The Guarded Bower Arthur Hughes
If you want another bittersweet love bird, then you can't do much better than a dove.  Doves speak of the fragility of life but the longevity of love.  In Hughes' painting, the young lady seems to be much beloved but her lover holds a ruddy big sword and a jealous glint in his eye.  His problem is displayed in bird form - he is the peacock, all pride and show, while his lady-love is the innocent white dove.  Oh, I don't fancy her chances...

Return of the Dove to the Ark John Everett Millais
Everyone's favourite dove must be the one that came back with good news to the ark.  To be fair, his gig was a pretty easy win.  Everyone loves the 'Best News Ever Dove' and so it's all kisses and hugs for him.

Beata Beatrix D G Rossetti
The pusher-dove, Rossetti's bird of deliverance, signifies Dante's love and the passing of Beatrice into spirit.  The opium poppy in its beak is a sly nod to Noah's ark, as this dove is not exactly delivering hope, but a message of finality.  Beatrice is sailing away from Dante and he cannot follow.  Sometimes it's hard to remember that doves are just pigeons with a make-over, they border regularly on the celestial edge, God's messenger, the holy ghost in flight.

Roses of Youth Henrietta Rae
It's not all serious business of course.  Saucy Nudey Doves get a look in too.  They are a bit of an odd choice here.  We get collared doves in our garden and I've never thought 'Gosh, wouldn't it be lovely to sit out there starkers and feel all decadent?'  Surely something snazzier, like a peacock or a parrot would have looked more luxurious than some second-cousin pigeons?

Jezebel John Byam Liston Shaw
Peacocks say pride, luxury, decadence and a faint whiff of immorality or certainly amorality.  If you visit a lady with a peacock do not expect to leave her company with your clothing or morals intact.  Gentlemen, pray take that as a warning.  Or a recommendation.

Lady with a Parrot Valentine Prinsep
Yes, there you go.  A parrot doesn't get you nudey, but does get a flash of boob.  There is something marvellously rich and exotic about parrots, yet familiar, as there are plenty in this country, in parlors of the eccentric aesthete and lovers of the foreign.

The Tempest Lucy Madox Brown
Parrots are the bird to have if you want to have a bit of mystery.  I should have a parrot instead of chickens.  Chickens lend you no mystery whatever.

Princess Leia and Hen Solo
I rest my case.  Anyway, parrots are owned by sorceresses, concubines, women with mystic knowledge and naughty knowledge.  That woman knows your future, she knows your past, she knows what it is you seek.  She doesn't have free access to eggs, though.  I'm winning on that score.

Il Barbagianni Val Prinsep
Now, if you want to look like a smart lady, go with an owl.  An owl beats everything.  You know she is smart, well-read, keeps her own counsel and her wisdom is equal to her beauty.  I've held an owl before and it is a spectacularly beautiful bird and there is something about the moon-face and smooth curve of the beak that is magical.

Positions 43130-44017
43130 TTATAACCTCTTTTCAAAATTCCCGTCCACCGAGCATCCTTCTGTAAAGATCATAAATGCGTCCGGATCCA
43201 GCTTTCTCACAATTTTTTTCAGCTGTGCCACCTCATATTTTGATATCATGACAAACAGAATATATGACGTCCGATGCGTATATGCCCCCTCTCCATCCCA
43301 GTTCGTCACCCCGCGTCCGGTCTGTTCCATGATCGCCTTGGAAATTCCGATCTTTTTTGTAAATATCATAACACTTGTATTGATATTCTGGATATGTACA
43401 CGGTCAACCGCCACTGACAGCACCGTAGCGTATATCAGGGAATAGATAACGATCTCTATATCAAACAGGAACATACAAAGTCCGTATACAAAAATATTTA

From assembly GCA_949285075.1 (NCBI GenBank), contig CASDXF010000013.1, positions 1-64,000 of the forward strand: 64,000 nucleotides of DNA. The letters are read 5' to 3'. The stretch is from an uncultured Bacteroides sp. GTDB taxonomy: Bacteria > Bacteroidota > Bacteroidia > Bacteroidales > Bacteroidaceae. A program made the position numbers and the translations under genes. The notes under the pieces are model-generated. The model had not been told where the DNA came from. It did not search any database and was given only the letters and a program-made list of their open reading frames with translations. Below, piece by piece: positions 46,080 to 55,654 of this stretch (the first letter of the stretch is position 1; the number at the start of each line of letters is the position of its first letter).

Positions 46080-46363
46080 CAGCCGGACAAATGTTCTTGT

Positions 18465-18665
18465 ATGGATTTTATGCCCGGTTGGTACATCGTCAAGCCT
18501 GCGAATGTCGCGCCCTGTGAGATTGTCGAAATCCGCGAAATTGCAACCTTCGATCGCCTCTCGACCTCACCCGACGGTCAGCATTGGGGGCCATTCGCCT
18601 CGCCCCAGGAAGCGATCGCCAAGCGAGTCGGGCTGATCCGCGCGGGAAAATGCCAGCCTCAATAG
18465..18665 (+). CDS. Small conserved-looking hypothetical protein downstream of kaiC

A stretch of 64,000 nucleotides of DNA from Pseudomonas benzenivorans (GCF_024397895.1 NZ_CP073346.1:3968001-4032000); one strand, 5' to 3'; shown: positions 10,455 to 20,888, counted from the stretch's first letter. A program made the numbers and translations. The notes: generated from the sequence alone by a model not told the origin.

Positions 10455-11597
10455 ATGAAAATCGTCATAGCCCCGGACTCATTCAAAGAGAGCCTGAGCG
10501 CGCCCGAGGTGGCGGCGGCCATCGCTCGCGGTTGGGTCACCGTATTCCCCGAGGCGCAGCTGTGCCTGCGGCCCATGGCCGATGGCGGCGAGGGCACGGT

After Marriage (1881) Arthur Howes Weigall
Bird-ownership is a vexed matter though.  As soon as a bird is caught in a cage it seems to be an ever-present metaphor for a beautiful woman in a rich but loveless marriage.  However golden that cage is, it still has bars and the woman above seems bored with her creepy man.  At least the bird gets a view out the window, the poor woman has to face her ill-favoured panto-husband.  Deary me.

The Caged Bird John Byam Liston Shaw
I like this image as it is rather rebellious.  That woman does not look sure about her actions at all, but the fact that she has freed the bird makes you think that she has freed herself too.  The garden behind her is a maze of hedging, each making a small space.  I wonder is Byam Shaw is saying that those sorts of marriages are each a little self-contained world, a tiny hedged bed from which there was no escape.  They are neat, they are well tended, and they are so very very limited.

Woman with Pigeons Ernst Phillipe Zacharie
I love layers of meaning in paintings, and the language of flowers is a romantic way of sending a secret message to the viewer.  Likewise, using birds to hint at further story, nuance of feeling and unspoken emotion forms a bond with the audience. We can see outcomes as yet hidden from the players in the picture, we are involved and yet removed.

Each feather is a door for us to open, a bridge for us to cross, a story for us to read.


  1. Great post Kirsty. I read your posts to my wife during breakfast. We're still laughing at 'Hen Solo'.

  2. Ah, my work here is done. What I lack in mystery I make up for in comedy sci-fi outfits and poultry.

  3. Personally I would have included 'The Festival of St. Swithin'; full of symbolism. Great outfit, loved it.

  4. Lovely post, as ever. I must find an excuse to bring up Princess Leia and Hen Solo in everyday conversation soon. Pigeons indeed!

  5. I got your book on Franny. ^_^ I am looking forward to reading it.


Many thanks for your comment. I shall post it up shortly! Kx